UC has entered into a collaboration with Microsoft to enhance student experience, research capabilities and employability by being at the forefront of tech innovation.
"The collaboration is an important step for Te Whare Wānanga o Waitaha | University of Canterbury's Strategic Vision, Tangata tū tangata ora 2020-2030, as an engaged, connected, and future focused university," says Keith Longden, Executive Director of Planning, Finance and Digital Services, Kaihaut Matua Kahu.
"With deep industry expertise in gaming, film production, cloud services and artificial intelligence we are excited about the joint opportunities that exist between both organisations," he says.
"Microsoft products are already in use across the university and this new collaboration ensures UC can make the most of those product investments, while exploring other avenues for advancement."
Longden says with Microsoft behing one of the biggest global game developers, having early access to gaming innovations and products means degree programmes including UCs Bachelor of Digital Screen (Hons) and Applied Immersive Game Design remain consistently relevant while producing highly employable, skilled graduates.
"Partnering with influential and innovative entities like this is integral to the success of future-focused initiatives driven by the university, like UC Digital Screen," he says.
Director of Digital Screen, Sam Witters, adds, "Our students are the future of creative media in Aotearoa and beyond.
"Our collaboration with Microsoft is a brilliant example of how were empowering commercial and academic worlds to coexist and work together to create the tools our students need to shape the future of digital entertainment," Witters says.
Chief Digital Officer Michael Oulsnam says a new UC chatbot will be one of the first exciting joint initiatives introduced under the collaboration. Unlike standard chatbots, this bot will use Microsoft Azure OpenAI technology to extract answers based on complex questions.
"Initially the chatbot is being enabled to respond to some of our most frequently asked questions and other publicly available information," says Oulsnam.
"This could include asking where to find study spaces across the campus and how to book them."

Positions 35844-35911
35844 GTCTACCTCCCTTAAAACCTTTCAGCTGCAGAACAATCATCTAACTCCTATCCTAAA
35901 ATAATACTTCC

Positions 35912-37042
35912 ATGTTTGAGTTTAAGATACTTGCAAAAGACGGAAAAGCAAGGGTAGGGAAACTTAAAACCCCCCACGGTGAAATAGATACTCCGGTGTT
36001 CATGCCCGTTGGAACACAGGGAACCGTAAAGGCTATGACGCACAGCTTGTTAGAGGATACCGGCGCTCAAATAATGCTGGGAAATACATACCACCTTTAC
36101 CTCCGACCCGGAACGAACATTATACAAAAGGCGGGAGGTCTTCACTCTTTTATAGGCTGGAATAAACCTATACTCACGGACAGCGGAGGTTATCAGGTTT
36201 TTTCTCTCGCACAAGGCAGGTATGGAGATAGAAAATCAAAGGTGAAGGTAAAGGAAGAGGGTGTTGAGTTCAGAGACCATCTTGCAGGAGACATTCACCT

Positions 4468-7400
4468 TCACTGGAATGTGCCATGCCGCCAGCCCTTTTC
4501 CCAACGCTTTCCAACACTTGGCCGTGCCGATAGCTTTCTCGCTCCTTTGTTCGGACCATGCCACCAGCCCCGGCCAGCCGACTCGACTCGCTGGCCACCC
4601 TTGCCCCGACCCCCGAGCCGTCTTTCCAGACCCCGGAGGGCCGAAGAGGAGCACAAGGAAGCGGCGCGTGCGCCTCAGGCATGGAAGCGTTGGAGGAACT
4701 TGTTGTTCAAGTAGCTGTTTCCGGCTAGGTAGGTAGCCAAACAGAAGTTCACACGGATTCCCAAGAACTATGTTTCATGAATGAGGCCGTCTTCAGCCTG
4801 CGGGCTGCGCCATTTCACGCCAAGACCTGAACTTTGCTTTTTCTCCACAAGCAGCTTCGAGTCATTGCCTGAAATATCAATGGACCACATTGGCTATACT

The information fed to the chatbot is held in private UC data storage, meaning the bot wont take answers from other sources on the internet. Information will be sourced from UCs Library and Contact Centre teams, with a strong focus on ensuring it is accurate and well maintained.
"As the chatbot is used for more interactions, the Digital team will be able to improve its responses and continue refining the ever-expanding knowledge base that the chatbot has access to," says Oulsnam.
The chatbot is also given a clear job description, it is programmed to know what its role is and understand how to stay within those parameters this prevents the chatbot from answering questions it doesnt have the information for.
Vanessa Sorenson, managing director of Microsoft New Zealand, says she is thrilled to be working together to create even further opportunities for the University community through smart use of technology.
"The University of Canterbury has a really ambitious and innovative approach to technological transformation, from using technology to better support students along their learning pathway to investing in developing a screen industry on campus," she says.
"Looking at how the University drives these kinds of developments not just for the good of its students and staff, but for the good of Canterbury, is amazing."
The collaboration, and the upcoming introduction of the OpenAI powered chatbot, is the latest milestone on UC's digital transformation journey.